What’s your major

Kristi Harrison is a 2014 graduate from Louisiana State University. She received her Bachelor of Science degree in Biological Engineering, and a minor in Biology. As a pre-medical student, she was involved in the pre-health honor society and volunteered at places such as a St. Joseph’s Hospice and McMain’s Children’s Neuromuscular Developmental Center in Baton Rouge. Kristi hopes to attend Medical School in August, but in the mean time she has been working as a Physician’s scribe at an Emergency Room, and tutoring high school students in math and science subjects. When not working, she enjoys exercising, baking, and traveling on mission trips!

Just like every college student, I’ve been asked the question ‘what’s your major?” countless times. When I answer Biological Engineering, most people become wide-eyed and say something like “Wow, you must be a genius!” but I always politely say, “not necessarily, I just work really hard!” Yes, math and science have always been my natural strengths and what I have an interest in, but the difference is that I set high expectations for myself. I wasn’t going to settle for mediocre when I knew I had the potential and determination to achieve what I set my mind to. Succeeding academically in college was something I deemed very important from the start.

My 4 years of college were indeed very successful, and I am very proud to have graduated with a 3.79 GPA in the top 5% of my engineering class, along with many other awards and achievements. So how did I do it? I simply put a lot of time and effort into my schoolwork, and had a strong motivation to keep me going. I went to (almost) every class, did every homework assignment, and studied all hours of the night. Anything less than 100% was not in my DNA. So I give the following advice to help you succeed as well.

1. Time. You have to expect to devote a great amount of time to your schoolwork if you expect to see successful results. Sometimes that means skipping outings with friends so that you can finish your homework before midnight, or not going out to bars on the weekend to take advantage of the extra time to study without having class. Learn to manage your time well so that you are always productive. Don’t waste an hour in between classes shopping online if you could be starting an assignment that you know will take you hours that night. Always dedicate a large block of time to your schoolwork daily, but also allow time to relax and spend time doing things you enjoy.
2. Effort. You won’t get very far if you do not put forth a great amount of effort. In college, there will always be ways for you to take the easy road, such as copying the answer keys from past semesters for your homework instead of figuring it out yourself, or not going to class and getting notes from your classmates. The easy road will always be easier at the time, but always come back to haunt you at the most important times like a test or project deadline. As I mentioned, anything less than my absolute best was failing to me, and that attitude seemed to be the difference in my success compared to other lazy students. With the persistence of working at an assignment until it is the best and most accurate you believe it to be, or studying until you are confident about the test material forwards and backwards, then I believe you are set up for success. Don’t sell yourself short by not giving 100% to everything that you do. Set your expectations high and always strive to achieve them, because so much of what you think you could never do if achievable with effort and determination.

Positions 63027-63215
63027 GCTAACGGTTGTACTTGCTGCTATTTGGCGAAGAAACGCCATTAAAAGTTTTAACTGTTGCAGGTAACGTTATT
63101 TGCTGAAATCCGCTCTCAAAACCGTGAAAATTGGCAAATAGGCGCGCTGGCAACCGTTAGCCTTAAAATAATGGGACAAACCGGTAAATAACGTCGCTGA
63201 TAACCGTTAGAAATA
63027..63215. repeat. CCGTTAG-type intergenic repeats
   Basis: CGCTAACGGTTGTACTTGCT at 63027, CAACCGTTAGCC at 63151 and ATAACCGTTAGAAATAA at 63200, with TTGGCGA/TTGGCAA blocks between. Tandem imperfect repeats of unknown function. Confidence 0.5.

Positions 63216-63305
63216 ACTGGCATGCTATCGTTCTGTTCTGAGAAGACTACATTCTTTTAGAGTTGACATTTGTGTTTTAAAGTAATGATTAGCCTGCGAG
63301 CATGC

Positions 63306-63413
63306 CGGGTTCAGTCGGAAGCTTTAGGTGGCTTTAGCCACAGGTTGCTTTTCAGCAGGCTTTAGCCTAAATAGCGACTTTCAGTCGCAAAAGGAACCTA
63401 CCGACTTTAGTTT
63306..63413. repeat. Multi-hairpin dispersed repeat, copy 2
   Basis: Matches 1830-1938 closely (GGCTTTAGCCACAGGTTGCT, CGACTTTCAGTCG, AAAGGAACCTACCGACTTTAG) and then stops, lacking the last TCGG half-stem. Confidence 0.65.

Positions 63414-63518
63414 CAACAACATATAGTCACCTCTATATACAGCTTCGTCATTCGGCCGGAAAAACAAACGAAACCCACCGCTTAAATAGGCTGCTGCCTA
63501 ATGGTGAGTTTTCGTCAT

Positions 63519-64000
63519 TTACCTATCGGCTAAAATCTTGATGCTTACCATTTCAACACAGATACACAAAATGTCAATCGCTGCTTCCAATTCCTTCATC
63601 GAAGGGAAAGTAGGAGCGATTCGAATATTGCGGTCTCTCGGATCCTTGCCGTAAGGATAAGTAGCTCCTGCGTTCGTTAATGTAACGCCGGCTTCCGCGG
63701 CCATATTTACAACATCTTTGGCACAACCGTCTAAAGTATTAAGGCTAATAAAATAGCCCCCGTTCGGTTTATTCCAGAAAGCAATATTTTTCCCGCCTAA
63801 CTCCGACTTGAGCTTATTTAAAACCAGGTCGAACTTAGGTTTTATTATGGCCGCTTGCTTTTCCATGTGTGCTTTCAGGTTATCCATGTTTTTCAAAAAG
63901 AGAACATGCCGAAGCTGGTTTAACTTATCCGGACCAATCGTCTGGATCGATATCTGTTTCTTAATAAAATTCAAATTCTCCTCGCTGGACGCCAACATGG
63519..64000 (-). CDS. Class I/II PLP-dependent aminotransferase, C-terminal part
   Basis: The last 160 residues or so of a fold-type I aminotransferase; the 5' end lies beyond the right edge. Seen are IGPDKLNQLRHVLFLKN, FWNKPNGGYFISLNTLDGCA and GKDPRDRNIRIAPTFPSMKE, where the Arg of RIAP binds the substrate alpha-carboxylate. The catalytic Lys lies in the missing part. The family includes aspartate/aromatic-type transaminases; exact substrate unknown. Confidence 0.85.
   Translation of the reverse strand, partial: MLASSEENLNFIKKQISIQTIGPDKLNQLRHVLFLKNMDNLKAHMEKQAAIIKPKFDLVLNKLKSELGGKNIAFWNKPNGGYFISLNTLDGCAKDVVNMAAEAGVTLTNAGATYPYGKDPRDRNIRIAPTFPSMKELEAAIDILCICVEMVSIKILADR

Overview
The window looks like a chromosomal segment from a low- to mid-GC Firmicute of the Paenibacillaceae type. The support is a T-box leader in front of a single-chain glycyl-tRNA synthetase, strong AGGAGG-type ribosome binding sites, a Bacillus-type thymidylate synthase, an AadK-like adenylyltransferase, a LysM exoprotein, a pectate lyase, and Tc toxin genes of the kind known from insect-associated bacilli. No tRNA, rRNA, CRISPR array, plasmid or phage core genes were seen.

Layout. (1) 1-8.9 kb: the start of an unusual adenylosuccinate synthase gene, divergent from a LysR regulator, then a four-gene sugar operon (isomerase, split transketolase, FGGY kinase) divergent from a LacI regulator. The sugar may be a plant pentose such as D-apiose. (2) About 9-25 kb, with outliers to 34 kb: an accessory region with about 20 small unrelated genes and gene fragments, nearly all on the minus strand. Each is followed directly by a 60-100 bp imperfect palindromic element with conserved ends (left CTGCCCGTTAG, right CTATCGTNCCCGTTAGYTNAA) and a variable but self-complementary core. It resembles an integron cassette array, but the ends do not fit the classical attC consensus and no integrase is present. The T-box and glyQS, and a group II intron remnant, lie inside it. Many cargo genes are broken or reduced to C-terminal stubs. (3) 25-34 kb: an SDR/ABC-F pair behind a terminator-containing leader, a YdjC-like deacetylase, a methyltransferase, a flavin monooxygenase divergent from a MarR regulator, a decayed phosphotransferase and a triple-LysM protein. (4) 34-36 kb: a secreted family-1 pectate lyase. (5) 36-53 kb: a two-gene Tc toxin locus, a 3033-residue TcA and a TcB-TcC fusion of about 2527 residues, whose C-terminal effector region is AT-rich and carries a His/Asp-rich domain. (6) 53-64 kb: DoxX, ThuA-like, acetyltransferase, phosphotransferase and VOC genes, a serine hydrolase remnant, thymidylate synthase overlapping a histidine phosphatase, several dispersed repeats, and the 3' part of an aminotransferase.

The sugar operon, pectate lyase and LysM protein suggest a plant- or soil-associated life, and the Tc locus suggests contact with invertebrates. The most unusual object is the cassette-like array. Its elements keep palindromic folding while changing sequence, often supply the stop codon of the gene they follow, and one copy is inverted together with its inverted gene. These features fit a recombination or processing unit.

3. Motivation. You have to find something that motivates you, or else you will so easily give up. After anatomy & physiology senior year in high school, I had my mind set on going to medical school to become a doctor. Therefore I was going to do everything in my power to be a strong applicant for medical school. I learned about the importance of high grades early on, so getting A’s became a very strong driving point for me. If any kind of master’s or graduate program is in your plans after college, then high grades should also be a motivating point for you. But it’s also deeper than that. You need to learn what your passion is, even if that means trying a few different majors or shadowing several different professionals. I have a passion for people, and a passion to care for people medically, so working to get me into medical school to fulfill those passions is what kept me persevering through the tough mundane. I encourage you to explore then take hold of a goal that gets you unexplainably motivated.

What’s your major

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